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  “I tried to tell her once more,” said the grandmother, “that marriage and children would cure her of everything. ‘All women of our family are delicate when they are young,’ I said. ‘Why, when I was your age no one expected me to live a year. It was called greensickness, and everybody knew there was only one cure.’ ‘If I live for a hundred years and turn green as grass,’ said Amy, ‘I still shan’t want to marry Gabriel.’ So I told her very seriously that if she truly felt that way she must never do it, and Gabriel must be told once for all, and sent away. He would get over it. ‘I have told him, and I have sent him away,’ said Amy. ‘He just doesn’t listen.’ We both laughed at that, and I told her young girls found a hundred ways to deny they wished to be married, and a thousand more to test their power over men, but that she had more than enough of that, and now it was time for her to be entirely sincere and make her decision. As for me,” said the grandmother, “I wished with all my heart to marry your grandfather, and if he had not asked me, I should have asked him most certainly. Amy insisted that she could not imagine wanting to marry anybody. She would be, she said, a nice old maid like Eva Parrington. For even then it was pretty plain that Eva was an old maid, born. Harry said, ‘Oh, Eva—Eva has no chin, that’s her trouble. If you had no chin, Amy, you’d be in the same fix as Eva, no doubt.’ Your Uncle Bill would say, ‘When women haven’t anything else, they’ll take a vote for consolation. A pretty thin bed-fellow,’ said your Uncle Bill. ‘What I really need is a good dancing partner to guide me through life,’ said Amy, ‘that’s the match I’m looking for.’ It was no good trying to talk to her.”

  Her brothers remembered her tenderly as a sensible girl. After listening to their comments on her character and ways, Maria decided that they considered her sensible because she asked their advice about her appearance when she was going out to dance. If they found fault in any way, she would change her dress or her hair until they were pleased, and say, “You are an angel not to let your poor sister go out looking like a freak.” But she would not listen to her father, nor to Gabriel. If Gabriel praised the frock she was wearing, she was apt to disappear and come back in another. He loved her long black hair, and once, lifting it up from her pillow when she was ill, said, “I love your hair, Amy, the most beautiful hair in the world.” When he returned on his next visit, he found her with her hair cropped and curled close to her head. He was horrified, as if she had willfully mutilated herself. She would not let it grow again, not even to please her brothers. The photograph hanging on the wall was one she had made at that time to send to Gabriel, who sent it back without a word. This pleased her, and she framed the photograph. There was a thin inky scrawl low in one corner, “To dear brother Harry, who likes my hair cut.”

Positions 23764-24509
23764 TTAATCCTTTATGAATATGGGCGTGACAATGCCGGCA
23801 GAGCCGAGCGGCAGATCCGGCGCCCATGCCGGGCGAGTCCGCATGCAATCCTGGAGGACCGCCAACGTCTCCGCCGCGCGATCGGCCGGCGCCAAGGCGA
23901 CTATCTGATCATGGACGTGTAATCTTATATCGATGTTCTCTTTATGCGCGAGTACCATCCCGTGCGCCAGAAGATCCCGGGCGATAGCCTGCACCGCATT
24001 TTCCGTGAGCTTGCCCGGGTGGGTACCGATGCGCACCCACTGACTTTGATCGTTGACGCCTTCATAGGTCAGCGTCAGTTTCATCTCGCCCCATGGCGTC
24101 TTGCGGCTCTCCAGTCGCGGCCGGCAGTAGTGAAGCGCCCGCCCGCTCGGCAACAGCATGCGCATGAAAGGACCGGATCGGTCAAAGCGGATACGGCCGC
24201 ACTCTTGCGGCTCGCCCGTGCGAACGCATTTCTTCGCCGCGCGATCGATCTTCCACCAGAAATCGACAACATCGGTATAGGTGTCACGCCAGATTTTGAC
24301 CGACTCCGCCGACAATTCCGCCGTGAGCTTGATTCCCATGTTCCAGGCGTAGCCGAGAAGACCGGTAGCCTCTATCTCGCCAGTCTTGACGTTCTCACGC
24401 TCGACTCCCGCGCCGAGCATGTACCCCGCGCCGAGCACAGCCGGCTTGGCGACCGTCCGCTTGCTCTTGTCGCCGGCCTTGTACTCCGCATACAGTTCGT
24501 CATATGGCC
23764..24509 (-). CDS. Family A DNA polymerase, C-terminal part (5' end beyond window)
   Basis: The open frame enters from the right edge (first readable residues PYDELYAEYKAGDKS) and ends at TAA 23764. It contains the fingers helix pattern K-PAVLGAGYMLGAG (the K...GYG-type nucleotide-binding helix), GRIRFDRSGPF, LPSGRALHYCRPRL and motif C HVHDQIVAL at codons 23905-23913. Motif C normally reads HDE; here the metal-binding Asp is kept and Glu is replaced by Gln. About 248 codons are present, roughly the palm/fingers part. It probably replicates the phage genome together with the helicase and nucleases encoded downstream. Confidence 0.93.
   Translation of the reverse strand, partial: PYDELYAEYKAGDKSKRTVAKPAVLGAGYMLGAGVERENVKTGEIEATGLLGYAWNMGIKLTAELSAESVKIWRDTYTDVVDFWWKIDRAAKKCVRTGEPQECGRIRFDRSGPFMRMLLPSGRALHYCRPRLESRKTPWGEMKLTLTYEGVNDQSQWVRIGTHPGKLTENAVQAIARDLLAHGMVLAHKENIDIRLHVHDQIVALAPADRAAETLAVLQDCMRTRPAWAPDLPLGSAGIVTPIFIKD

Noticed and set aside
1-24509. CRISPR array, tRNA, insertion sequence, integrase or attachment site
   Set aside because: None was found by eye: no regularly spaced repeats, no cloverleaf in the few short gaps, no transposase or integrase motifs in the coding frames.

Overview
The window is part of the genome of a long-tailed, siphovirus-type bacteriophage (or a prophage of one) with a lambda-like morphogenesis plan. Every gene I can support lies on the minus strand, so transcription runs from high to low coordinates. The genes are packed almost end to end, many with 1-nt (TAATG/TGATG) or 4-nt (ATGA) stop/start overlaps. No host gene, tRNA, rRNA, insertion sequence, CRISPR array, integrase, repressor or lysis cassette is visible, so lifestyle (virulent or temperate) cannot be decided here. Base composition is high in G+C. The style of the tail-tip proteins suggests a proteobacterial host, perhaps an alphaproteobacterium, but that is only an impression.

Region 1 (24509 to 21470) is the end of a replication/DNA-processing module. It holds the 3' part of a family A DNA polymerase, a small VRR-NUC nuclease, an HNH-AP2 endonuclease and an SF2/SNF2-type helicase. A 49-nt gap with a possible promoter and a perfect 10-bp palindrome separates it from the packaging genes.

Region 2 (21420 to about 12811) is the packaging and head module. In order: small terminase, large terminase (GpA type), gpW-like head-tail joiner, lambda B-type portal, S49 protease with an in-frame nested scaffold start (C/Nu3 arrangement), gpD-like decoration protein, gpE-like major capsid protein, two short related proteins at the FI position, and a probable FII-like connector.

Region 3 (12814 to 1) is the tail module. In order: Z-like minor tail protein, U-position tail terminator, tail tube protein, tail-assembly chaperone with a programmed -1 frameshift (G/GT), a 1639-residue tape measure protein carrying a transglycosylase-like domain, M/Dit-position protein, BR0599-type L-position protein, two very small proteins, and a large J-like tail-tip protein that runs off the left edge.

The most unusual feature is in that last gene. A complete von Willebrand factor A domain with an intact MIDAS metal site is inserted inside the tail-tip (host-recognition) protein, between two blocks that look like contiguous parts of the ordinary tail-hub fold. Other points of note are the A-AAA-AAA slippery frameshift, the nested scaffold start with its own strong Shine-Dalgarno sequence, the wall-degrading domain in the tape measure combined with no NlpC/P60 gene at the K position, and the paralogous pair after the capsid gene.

This was a mischievous reference to a very grave scandal. The little girls used to look at their father, and wonder what would have happened if he had really hit the young man he shot at. The young man was believed to have kissed Aunt Amy, when she was not in the least engaged to him. Uncle Gabriel was supposed to have had a duel with the young man, but Father had got there first. He was a pleasant, everyday sort of father, who held his daughters on his knee if they were prettily dressed and well behaved, and pushed them away if they had not freshly combed hair and nicely scrubbed fingernails. “Go away, you’re disgusting,” he would say, in a matter-of-fact voice. He noticed if their stocking seams were crooked. He caused them to brush their teeth with a revolting mixture of prepared chalk, powdered charcoal and salt. When they behaved stupidly he could not endure the sight of them. They understood dimly that all this was for their own future good; and when they were snivelly with colds, he prescribed delicious hot toddy for them, and saw that it was given them. He was always hoping they might not grow up to be so silly as they seemed to him at any given moment, and he had a disconcerting way of inquiring, “How do you know?” when they forgot and made dogmatic statements in his presence. It always came out embarrassingly that they did not know at all, but were repeating something they had heard. This made conversation with him difficult, for he laid traps and they fell into them, but it became important to them that their father should not believe them to be fools. Well, this very father had gone to Mexico once and stayed there for nearly a year, because he had shot at a man with whom Aunt Amy had flirted at a dance. It had been very wrong of him, because he should have challenged the man to a duel, as Uncle Gabriel had done. Instead, he just took a shot at him, and this was the lowest sort of manners. It had caused great disturbance in the whole community and had almost broken up the affair between Aunt Amy and Uncle Gabriel for good. Uncle Gabriel insisted that the young man had kissed Aunt Amy, and Aunt Amy insisted that the young man had merely paid her a compliment on her hair.